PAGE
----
Wycombe Abbey is today an independent girls' boarding school in High Wycombe in Buckinghamshire, housed in a grand, Georgian country house set in grounds of 160 acres on the slopes of the Chiltern Hills rising out of the midst of the town.
The school, which is today one of the United Kingdom’s top schools, was founded in 1896 by Frances Dove, when a syndicate bought the Abbey and 30 acres for the sum of £20,000 from the Third Lord Carrington.
In the thirteenth century the area, with the parish church, was part of the holding of the Abbess of Godstow. Interestingly, the priory at Godstowe was, 600 years later, also refounded as a school by Dame Frances Dove the founder of Wycombe, and today Godstow is a preparatory school acting as a feeder for Wycombe Abbey.
On the site of the present Wycombe Abbey was a large manor house known as 'Loakes House' which until 1700 was the seat of the Archdale family, when Thomas Archdale sold it to Henry Petty, 1st Earl of Shelburne. The first Earl of Shelburne in turn bequeathed the estate to his grand nephew William Petty (for whom the title Earl of Shelburne was created afresh in 1761, and who became Prime Minister in 1782). The Shelburnes, however, had a far larger and grander residence at Bowood House in the Savernake Forest. They spent little time at Loakes House.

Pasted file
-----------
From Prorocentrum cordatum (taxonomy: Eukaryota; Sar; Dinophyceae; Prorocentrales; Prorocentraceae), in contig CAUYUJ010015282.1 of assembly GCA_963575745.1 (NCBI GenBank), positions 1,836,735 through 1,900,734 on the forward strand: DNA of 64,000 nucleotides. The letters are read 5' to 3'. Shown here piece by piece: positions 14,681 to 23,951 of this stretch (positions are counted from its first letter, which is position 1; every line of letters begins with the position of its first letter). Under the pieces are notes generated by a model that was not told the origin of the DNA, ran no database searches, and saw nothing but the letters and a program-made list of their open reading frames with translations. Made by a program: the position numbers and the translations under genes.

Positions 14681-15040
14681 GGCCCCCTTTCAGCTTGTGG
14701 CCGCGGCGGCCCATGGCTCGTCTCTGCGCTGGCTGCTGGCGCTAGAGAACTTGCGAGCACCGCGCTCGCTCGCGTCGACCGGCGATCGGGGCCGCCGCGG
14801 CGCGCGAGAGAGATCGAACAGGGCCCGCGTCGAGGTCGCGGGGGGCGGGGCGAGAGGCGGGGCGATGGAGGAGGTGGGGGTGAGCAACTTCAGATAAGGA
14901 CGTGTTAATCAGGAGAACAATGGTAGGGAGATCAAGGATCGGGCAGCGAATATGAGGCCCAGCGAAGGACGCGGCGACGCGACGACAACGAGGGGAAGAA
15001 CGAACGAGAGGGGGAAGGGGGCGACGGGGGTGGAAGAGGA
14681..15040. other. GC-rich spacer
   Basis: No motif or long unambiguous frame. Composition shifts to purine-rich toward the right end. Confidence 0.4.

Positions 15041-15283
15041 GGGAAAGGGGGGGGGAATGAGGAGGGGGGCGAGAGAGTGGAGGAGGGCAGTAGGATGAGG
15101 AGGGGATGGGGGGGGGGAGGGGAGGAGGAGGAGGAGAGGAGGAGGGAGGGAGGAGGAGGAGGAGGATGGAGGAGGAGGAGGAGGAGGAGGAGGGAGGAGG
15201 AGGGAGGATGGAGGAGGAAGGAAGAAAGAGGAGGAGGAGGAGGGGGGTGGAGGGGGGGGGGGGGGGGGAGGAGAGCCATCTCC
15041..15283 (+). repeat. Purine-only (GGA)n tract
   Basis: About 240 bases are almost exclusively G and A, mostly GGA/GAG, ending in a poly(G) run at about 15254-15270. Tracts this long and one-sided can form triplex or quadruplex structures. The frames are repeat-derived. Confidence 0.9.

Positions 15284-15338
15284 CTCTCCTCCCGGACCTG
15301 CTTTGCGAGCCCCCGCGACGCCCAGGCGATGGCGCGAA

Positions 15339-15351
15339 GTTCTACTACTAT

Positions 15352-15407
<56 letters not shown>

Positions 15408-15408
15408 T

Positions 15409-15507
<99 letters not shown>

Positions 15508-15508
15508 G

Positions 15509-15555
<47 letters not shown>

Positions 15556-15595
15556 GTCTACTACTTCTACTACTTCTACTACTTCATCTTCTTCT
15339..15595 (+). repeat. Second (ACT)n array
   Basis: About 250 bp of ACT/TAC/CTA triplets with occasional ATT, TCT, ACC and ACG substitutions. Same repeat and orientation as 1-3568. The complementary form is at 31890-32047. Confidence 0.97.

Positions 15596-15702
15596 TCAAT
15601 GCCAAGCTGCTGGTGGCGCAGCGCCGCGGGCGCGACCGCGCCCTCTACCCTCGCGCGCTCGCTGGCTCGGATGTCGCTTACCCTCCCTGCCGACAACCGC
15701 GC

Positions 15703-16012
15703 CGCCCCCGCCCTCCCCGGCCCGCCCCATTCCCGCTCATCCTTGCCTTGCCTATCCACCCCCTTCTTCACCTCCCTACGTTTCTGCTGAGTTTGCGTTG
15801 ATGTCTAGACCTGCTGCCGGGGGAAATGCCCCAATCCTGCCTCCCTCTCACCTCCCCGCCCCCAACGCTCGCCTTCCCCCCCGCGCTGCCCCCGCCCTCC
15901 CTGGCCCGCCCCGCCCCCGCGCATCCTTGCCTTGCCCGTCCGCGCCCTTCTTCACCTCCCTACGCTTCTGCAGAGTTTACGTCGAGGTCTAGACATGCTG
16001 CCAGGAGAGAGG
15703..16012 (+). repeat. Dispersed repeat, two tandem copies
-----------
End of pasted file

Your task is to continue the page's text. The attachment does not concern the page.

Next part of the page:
Consequently, Lord Shelburne sold his estates in the area. Loakes House was purchased from them at auction by Robert Smith, 1st Baron Carrington in 1798. He then employed the architect James Wyatt to transform Loakes House into the present Wycombe Abbey as we see it today.
The 'new' Wycombe Abbey
As an architect James Wyatt captured the romantic spirit of his era, creating a gothic ecclesiastical style. While building Wycombe, he was also engaged in the building of the greatest gothic extravaganza of the age, Fonthill Abbey, a mansion that was a complete replica of a mediæval cathedral complete with soaring tower; it was supposed to resemble the fictitious Castle of Otranto. Fonthill is now demolished which leaves Wycombe Abbey as one of the most important examples of this type of architecture remaining.
While a far less ambitious project than Fonthill, Wycombe Abbey is a jewel of the romantic gothic style. The castellated three floored central block has turrets on each corner, and is seven bays wide, with sash windows. On the ground floor they are ogee topped in the ecclesiastical manner. There is a slightly incongruous bay oriel window in the centre of the second floor. Attached, by a two floored wing, is a chapel-like block clearly indicating the architect's intention to emulate an abbey; this wing is completed by statues in niches on the external wall in the mediæval manner.
The whole composition is an echo of the house's larger sister at Fonthill. Like Fonthill Abbey, the whole structure was intended to imitate one of the older country houses genuinely converted from an old abbey or monastery. The final stage of the transformation was the renaming of Loakes House to Wycombe Abbey. This suited the mood of the era admirably.
- Elsie Bowerman. Stands there a School – Memories of Dame Frances Dove, D.B.E., Founder of Wycombe Abbey School (1965)
- Wycombe Abbey School 1896–1986: A partial history (1989; ISBN 0950383619)